Cardiac arrest occurs rarely in pregnancy. Only few cases of pregnancy outcome after life threatening status asthmaticus have been described. Only three maternal deaths attributed to asthma are described in a review of the 188 reported cases of postmortem caesarean with surviving infants.2 A case of life threatening status asthmaticus at 12.5 weeks’ gestation with birth of a normal full term infant after a successful resuscitation was reported.3 An improvement of uncontrollable cases of life threatening status asthmaticus after termination of pregnancy by caesarean was also reported.4
It is important to recognise that cardiopulmonary resuscitation is less effective in a near term pregnant woman. To diminish the effects of right lateral uterine displacement, a pregnant woman needs to be placed in a left lateral tilt during cardiopulmonary resuscitation.5 Relieving vena cava occlusion allows chest compression to provide sufficient cardiac output to facilitate cardiopulmonary resuscitation.5 In recently described case reports,5,6 advanced cardiopulmonary resuscitative measures were unresponsive until caesarean delivery was instituted. This implies that caesarean section might be necessary to accomplish a successful resuscitation even in case of a dead fetus. A perimortem caesarean started within four minutes of maternal cardiac arrest will yield the highest rates of maternal survival regardless of its cause.1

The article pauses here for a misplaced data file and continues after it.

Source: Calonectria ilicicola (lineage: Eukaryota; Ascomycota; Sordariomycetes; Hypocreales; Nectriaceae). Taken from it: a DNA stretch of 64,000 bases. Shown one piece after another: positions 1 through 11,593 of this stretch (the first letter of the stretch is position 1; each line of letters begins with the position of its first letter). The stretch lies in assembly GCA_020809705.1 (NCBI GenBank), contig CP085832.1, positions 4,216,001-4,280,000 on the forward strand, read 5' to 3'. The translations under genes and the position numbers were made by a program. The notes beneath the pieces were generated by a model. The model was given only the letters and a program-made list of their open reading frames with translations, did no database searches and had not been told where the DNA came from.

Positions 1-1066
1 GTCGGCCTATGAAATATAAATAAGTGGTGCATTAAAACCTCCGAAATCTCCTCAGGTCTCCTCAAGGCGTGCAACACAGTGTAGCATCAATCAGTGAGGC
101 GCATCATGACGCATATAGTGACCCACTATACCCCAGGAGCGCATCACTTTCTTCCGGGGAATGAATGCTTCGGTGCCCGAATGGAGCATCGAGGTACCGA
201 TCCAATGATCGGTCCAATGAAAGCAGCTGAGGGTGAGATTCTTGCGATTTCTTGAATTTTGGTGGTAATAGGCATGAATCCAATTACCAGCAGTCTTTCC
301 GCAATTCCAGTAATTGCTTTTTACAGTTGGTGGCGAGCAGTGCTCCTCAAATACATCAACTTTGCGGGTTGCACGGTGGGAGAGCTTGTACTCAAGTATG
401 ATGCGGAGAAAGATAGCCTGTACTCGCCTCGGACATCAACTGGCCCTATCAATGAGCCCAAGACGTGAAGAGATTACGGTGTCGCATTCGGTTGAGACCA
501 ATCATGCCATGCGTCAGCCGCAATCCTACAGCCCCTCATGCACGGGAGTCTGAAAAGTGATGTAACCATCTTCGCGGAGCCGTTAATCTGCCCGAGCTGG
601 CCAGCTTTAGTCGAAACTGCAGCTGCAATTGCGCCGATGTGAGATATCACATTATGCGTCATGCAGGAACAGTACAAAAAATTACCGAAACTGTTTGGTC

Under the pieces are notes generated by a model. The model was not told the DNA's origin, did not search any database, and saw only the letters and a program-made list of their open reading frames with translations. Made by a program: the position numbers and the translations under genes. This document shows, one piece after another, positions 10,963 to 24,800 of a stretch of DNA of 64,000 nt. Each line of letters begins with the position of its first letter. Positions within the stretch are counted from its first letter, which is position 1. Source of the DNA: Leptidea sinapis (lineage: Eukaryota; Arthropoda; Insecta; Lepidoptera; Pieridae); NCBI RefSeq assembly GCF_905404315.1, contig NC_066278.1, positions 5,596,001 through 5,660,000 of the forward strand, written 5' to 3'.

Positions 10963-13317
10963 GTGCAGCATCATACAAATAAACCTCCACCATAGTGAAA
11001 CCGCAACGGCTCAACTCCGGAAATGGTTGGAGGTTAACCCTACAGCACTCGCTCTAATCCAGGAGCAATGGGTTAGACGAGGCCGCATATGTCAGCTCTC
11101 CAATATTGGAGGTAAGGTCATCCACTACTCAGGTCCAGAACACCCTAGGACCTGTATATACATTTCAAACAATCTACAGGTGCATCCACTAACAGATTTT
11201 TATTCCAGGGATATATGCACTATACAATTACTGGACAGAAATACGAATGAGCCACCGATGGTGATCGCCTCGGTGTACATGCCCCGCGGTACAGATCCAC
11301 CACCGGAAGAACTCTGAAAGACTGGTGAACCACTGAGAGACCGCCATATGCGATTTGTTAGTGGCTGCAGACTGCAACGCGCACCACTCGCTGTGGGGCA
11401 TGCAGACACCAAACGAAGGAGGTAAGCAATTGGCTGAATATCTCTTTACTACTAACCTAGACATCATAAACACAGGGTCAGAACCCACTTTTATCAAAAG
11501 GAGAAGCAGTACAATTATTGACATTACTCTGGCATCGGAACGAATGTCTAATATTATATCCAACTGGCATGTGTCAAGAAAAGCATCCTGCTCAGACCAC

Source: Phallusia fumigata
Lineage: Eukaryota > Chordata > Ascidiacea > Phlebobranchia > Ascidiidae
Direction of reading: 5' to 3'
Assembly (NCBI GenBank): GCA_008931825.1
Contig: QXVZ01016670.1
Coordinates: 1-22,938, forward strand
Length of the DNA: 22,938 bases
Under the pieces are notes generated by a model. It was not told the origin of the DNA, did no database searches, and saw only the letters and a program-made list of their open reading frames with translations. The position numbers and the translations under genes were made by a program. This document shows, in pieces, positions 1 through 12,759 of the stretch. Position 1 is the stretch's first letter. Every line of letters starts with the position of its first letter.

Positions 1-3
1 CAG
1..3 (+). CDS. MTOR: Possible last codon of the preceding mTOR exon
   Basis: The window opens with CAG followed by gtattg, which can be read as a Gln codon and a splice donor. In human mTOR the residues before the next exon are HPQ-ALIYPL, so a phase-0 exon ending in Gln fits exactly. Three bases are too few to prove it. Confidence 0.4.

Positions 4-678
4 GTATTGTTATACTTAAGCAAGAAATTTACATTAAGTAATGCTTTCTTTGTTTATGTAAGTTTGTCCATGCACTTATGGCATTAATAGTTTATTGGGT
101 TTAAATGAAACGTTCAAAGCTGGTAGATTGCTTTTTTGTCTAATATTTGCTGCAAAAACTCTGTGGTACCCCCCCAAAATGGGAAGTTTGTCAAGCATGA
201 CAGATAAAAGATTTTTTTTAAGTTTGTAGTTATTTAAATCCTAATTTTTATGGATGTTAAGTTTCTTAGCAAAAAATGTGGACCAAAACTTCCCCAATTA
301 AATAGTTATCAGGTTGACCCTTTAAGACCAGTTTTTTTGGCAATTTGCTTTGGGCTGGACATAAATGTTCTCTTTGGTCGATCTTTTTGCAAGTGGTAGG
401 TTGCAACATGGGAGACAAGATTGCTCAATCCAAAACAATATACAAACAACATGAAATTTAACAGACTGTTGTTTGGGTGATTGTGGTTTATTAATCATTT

Electric cardioversion during pregnancy has been described in the literature and seems safe for the fetus.7,8 The physiological changes in pregnancy do not change defibrillation energy requirements for adult defibrillation.9
The outcome in our case was successful because of left lateral tilt position of the mother during cardiopulmonary resuscitation and rapid decision to perform a caesarean section.
We report this case because it calls attention to an acute condition that may be seen only once over the course of a busy career of practicing physician. The critical period in management of a pregnant patient with cardiopulmonary arrest attributable to status asthmaticus is within the first several minutes of the event. It is important to recognise that promptly performed caesarean delivery may save the mother and her infant. The case of this patient is unique in view of the fact that she sustained a recurrent cardiopulmonary resuscitation attributable to status asthmaticus during one pregnancy followed by a birth of an apparently normal infant.
Samuel Lurie performed the caesarean section during the cardiopulmonary resuscitation, reviewed the literature, participated in discussion of core ideas and writing the paper, and acts as guarantor of the paper. Yaakov Mamet participated in discussion of core ideas, edited the paper, and also acts as guarantor of the paper.